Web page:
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SFU Co-op Student

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Having fun with Broadcom logo for Christmas and Movember
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Evgeny Vinnik
The resume writing course was really helpful.  Because of it, I’ve improved the layout of my resume which helps readability.

I was very excited when the School of Computing Science announced there would be a co-op program dedicated to graduate students at the beginning of 2013. At this time I was already searching for an internship for Summer 2013 but was unsuccessful in my search.

The graduate co-op program offers: 

  1. Help with writing a professional resume.
  2. Provision of some guarantees regarding the pay and working conditions.
  3. Information about open positions in the technological companies.

These services were really helpful, and this is how I actually found my co-op placement and enjoyed 9 months of paid internship in the Fortune 500 Company.

One big advantage of working with the CompSci co-op office was the absence of “cold calls”. As you might know, sometimes technological companies post “eternally open” positions – you can apply, but the chances that somebody will ever reply are close to zero. Such job openings give you the following feeling: “Yeah, we are generally looking for new graduates or interns. Oh, you’ve sent us a resume – no, not exactly at this moment…” In my case with the co-op program, I got several replies within a couple of weeks, which gave me an encouragement that I will find a co-op position soon.

The resume writing course was really helpful.  Because of it, I’ve improved the layout of my resume which helps readability. Afterwards, I had a couple of polishing rounds with my co-op advisor, and the resume was in human-readable shape. Another learning opportunity was learning to write cover letters; I am from a country where people generally don’t write cover letters when applying for vacant positions, so that was one area where I lacked skills. Again, after several sessions with my grad co-op advisor, I’ve become quite practiced with composing a cover letter from scratch.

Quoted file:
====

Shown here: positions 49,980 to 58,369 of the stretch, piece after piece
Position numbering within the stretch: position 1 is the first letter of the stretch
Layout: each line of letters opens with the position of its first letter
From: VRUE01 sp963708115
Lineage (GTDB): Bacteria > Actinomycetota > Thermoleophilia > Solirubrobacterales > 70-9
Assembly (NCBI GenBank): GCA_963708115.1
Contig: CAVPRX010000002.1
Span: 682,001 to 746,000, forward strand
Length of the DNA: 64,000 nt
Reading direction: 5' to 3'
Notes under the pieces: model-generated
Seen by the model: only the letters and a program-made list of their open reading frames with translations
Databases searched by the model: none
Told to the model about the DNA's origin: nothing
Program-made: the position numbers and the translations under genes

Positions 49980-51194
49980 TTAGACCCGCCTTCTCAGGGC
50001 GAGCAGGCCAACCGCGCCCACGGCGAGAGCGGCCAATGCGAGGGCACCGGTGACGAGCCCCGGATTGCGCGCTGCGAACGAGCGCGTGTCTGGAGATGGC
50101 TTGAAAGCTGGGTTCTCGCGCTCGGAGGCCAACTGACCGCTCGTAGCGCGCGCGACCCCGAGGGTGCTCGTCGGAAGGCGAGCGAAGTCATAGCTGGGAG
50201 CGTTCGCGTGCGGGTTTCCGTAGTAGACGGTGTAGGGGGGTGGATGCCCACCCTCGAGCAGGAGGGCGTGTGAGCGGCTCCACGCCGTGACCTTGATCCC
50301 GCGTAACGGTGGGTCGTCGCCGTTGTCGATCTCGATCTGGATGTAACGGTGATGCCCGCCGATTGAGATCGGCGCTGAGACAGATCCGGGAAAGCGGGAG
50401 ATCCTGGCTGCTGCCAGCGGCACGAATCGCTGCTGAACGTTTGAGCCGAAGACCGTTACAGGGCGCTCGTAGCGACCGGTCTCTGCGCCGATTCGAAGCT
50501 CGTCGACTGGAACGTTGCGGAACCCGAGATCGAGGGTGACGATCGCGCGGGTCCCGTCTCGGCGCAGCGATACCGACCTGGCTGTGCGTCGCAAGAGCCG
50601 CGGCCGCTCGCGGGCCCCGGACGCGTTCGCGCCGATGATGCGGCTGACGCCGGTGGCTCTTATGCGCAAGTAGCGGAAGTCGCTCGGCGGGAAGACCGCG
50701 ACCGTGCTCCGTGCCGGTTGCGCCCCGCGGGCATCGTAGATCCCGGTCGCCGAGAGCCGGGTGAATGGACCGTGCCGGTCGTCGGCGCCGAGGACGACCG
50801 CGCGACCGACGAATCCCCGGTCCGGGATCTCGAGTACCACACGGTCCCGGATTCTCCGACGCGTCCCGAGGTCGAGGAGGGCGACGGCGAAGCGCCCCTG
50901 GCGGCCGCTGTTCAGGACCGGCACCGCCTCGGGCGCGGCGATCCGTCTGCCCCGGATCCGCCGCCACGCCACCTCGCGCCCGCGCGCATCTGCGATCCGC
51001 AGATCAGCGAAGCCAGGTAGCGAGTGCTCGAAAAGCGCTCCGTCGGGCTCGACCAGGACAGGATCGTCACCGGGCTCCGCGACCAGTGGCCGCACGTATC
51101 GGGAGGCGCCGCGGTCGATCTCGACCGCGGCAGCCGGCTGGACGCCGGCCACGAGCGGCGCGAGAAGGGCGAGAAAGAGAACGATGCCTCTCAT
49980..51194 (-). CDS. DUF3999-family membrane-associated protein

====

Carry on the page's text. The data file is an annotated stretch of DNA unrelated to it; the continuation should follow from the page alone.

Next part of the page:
The opportunity with Broadcom didn’t come right away.  During my search, I had at least 3 interviews regarding positions advertised on Simplicity, and turned down two job offers (one was from India, another one was via the MITACS program).

When I landed my co-op position with Broadcom, I felt very lucky because it was everything I wanted:

  1. Internship in a big company
  2. Software developer position
  3. A project that has to deal with mobile technology (I am developing smartphone apps as a part of my hobby and my research also has to do with mobile phones) 

I am so happy that the Computing Science department made the decision to have co-op for graduate students because it has opened up a wonderful opportunity to enhance my skillset and land a great job.

Beyond the Blog

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